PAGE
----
Conjugated Estrogens and Bazedoxifene Improve β Cell Function in Obese Menopausal Women

Dragana Lovre; Erin Peacock; Bonnie Katalenich; Cynthia Moreau; Beibei Xu; Chandra Tate; Kristina M. Utzschneider; Jean-François Gautier; Vivian Fonseca; Franck Mauvais-Jarvis


J Endo Soc. 2019;3(8):1583-1594. 

In This Article

Abstract and Introduction


Context: Studies suggest that menopausal hormone therapy (MHT) prevents type 2 diabetes (T2D). The combination of conjugated estrogens (CE) with the selective estrogen receptor modulator bazedoxifene (BZA) is an MHT that improves obesity and T2D in preclinical models of menopausal metabolic syndrome. The effect of CE/BZA on adiposity and glucose homeostasis in obese postmenopausal women is unknown.

Objective: To investigate the effect of CE/BZA on body composition, glucose homeostasis, and markers of inflammation in obese postmenopausal women.

Research Design, Intervention, and Participants: Randomized, double-blind, placebo-controlled pilot trial of 12 obese menopausal women assigned to 12-week treatment with CE 0.45 mg/BZA 20 mg (n = 7) or placebo (n = 5). At baseline and after 12 weeks, we assessed body composition (dual-energy X-ray absorptiometry), glucose homeostasis (IV glucose tolerance test), and inflammation biomarkers.

Results: Women treated with CE/BZA exhibited increased β cell function using homeostatic model assessment-B [median (interquartile range) CE/BZA vs placebo: 18.5 (−0.9 to 320.6) μU/mM vs −25.5 (−39.9 to −0.1) μU/mM; P = 0.045], and decreased basal glucose concentrations (Gb) [−5.2 (−9.2 to −1.7) mg/dL vs 2.7 (0.9 to 4.9) mg/dL; P = 0.029]. Insulin sensitivity was higher in the placebo arm [1.35 (1.12 to 1.82) (μU/mL) min−1 vs −0.24 (−1.50 to 0.19) (μU/mL) min−1; P = 0.029]. No changes between treatment groups were observed for the acute insulin response to glucose (AIRg), the disposition index (DI), body composition, and inflammatory biomarkers.

Conclusions: A 12-week treatment of obese postmenopausal women with CEs/BZA improves fasting β cell function and glucose concentrations without change in AIRg, HOMA-IR, DI, body composition, or markers of inflammation.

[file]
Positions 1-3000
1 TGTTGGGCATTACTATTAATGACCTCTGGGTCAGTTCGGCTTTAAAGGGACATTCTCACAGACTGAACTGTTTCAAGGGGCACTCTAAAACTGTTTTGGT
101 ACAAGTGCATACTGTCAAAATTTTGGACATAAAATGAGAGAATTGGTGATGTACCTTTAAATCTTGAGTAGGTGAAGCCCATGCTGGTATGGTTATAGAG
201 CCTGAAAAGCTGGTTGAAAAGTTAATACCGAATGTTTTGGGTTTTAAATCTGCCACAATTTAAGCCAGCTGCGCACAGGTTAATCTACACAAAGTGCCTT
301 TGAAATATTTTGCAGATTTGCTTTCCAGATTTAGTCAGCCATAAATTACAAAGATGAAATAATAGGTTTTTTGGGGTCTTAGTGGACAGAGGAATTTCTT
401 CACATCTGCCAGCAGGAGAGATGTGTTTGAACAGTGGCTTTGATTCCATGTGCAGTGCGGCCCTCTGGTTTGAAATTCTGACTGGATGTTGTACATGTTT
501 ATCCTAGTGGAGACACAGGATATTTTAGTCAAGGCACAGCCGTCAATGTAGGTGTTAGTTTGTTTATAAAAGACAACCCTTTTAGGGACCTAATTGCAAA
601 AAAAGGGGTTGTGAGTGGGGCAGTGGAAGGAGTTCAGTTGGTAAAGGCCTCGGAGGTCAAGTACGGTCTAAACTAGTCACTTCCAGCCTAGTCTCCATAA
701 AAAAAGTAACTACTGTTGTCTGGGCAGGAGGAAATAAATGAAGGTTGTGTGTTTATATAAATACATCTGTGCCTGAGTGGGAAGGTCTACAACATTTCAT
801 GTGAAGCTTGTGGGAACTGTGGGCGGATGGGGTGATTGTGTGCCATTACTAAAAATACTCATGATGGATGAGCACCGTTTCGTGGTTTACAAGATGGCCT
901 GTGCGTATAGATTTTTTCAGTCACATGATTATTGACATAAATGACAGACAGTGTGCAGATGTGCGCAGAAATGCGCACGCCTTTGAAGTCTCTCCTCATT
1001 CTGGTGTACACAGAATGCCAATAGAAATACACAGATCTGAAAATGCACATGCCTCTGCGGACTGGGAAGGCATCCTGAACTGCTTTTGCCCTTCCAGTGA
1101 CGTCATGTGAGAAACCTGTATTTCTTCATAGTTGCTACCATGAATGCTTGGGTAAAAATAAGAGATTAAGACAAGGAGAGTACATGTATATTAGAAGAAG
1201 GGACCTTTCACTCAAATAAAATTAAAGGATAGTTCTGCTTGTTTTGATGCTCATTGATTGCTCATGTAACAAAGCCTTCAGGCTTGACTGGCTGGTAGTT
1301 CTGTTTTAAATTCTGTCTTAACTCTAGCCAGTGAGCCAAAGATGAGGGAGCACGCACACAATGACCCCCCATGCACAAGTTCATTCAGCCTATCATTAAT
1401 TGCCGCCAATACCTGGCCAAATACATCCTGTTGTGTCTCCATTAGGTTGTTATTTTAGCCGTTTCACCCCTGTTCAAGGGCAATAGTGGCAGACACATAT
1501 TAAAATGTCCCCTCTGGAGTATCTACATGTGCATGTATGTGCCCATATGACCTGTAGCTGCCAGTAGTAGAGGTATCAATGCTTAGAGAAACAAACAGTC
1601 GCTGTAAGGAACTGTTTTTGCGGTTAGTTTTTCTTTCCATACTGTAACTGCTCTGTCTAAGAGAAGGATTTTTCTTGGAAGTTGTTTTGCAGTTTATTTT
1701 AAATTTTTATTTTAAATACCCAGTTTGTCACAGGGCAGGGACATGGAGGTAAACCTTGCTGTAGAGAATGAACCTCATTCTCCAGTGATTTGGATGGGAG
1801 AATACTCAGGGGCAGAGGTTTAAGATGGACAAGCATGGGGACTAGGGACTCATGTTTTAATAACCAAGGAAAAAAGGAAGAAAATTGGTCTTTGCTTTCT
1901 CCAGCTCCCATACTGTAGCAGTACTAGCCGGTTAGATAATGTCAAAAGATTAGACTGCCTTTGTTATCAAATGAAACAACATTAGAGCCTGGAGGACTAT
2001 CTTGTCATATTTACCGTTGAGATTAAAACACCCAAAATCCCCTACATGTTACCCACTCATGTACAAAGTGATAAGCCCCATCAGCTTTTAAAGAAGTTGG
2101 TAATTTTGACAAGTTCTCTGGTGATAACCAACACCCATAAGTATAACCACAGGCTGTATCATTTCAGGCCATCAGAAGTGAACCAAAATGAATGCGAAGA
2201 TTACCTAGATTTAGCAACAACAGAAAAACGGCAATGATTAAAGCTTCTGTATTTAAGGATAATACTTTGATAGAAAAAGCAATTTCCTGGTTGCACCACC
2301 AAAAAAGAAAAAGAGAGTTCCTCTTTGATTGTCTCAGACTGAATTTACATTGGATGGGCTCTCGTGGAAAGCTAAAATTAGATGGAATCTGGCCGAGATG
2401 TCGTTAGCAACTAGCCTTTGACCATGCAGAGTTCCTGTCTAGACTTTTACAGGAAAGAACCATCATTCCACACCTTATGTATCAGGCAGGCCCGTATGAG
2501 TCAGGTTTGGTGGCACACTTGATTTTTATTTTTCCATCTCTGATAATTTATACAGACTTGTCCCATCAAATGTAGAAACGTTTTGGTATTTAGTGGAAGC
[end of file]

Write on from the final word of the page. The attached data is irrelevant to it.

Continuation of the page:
Observational studies and large randomized controlled trials suggest that menopausal hormone therapy (MHT) reduces adiposity, improves insulin resistance (IR), and delays the incidence of type 2 diabetes (T2D).[1–6] However, using general estrogen therapy to prevent diabetes in women is neither recommended nor approved by the Food and Drug Administration (FDA). Therefore, treatments that provide the beneficial effects of estrogens on glucose homeostasis without adverse effects are needed. Selective estrogen receptor modulators (SERMs) are compounds that exert tissue-selective estrogen receptor agonist or antagonist activity. For example, bazedoxifene (BZA) is a SERM that exhibits estrogen agonist activity in bone but estrogen antagonist activity in breast and uterus. The combination of conjugated estrogens (CE) with BZA is approved by the FDA for treatment of postmenopausal vasomotor symptoms and prevention of osteoporosis.[7,8] The combination CE and BZA (CE/BZA) provides the benefits of estrogen therapy such as reducing hot flashes and vulvar–vaginal atrophy, preventing menopausal osteoporosis while simultaneously protecting the endometrium and breast from estrogen stimulation and without the need of a progestin.[9–15] Using a mouse model of postmenopausal metabolic syndrome, we reported that CE/BZA prevents estrogen deficiency-induced obesity, T2D, and nonalcoholic fatty liver disease as efficiently as CE alone.[16] We found that CE/BZA increased fat oxidation and energy expenditure, thus preventing ectopic fat accumulation in liver and skeletal muscle and improving IR and glucose intolerance. In addition, in female diabetic mouse models of insulin deficiency, CE/BZA prevents β cell failure and delays diabetes.[17] The current randomized, double-blind, placebo-controlled pilot trial was designed to assess the effect of a 12-week treatment with CE/BZA vs placebo on body composition, glucose homeostasis, and markers of inflammation in obese postmenopausal women.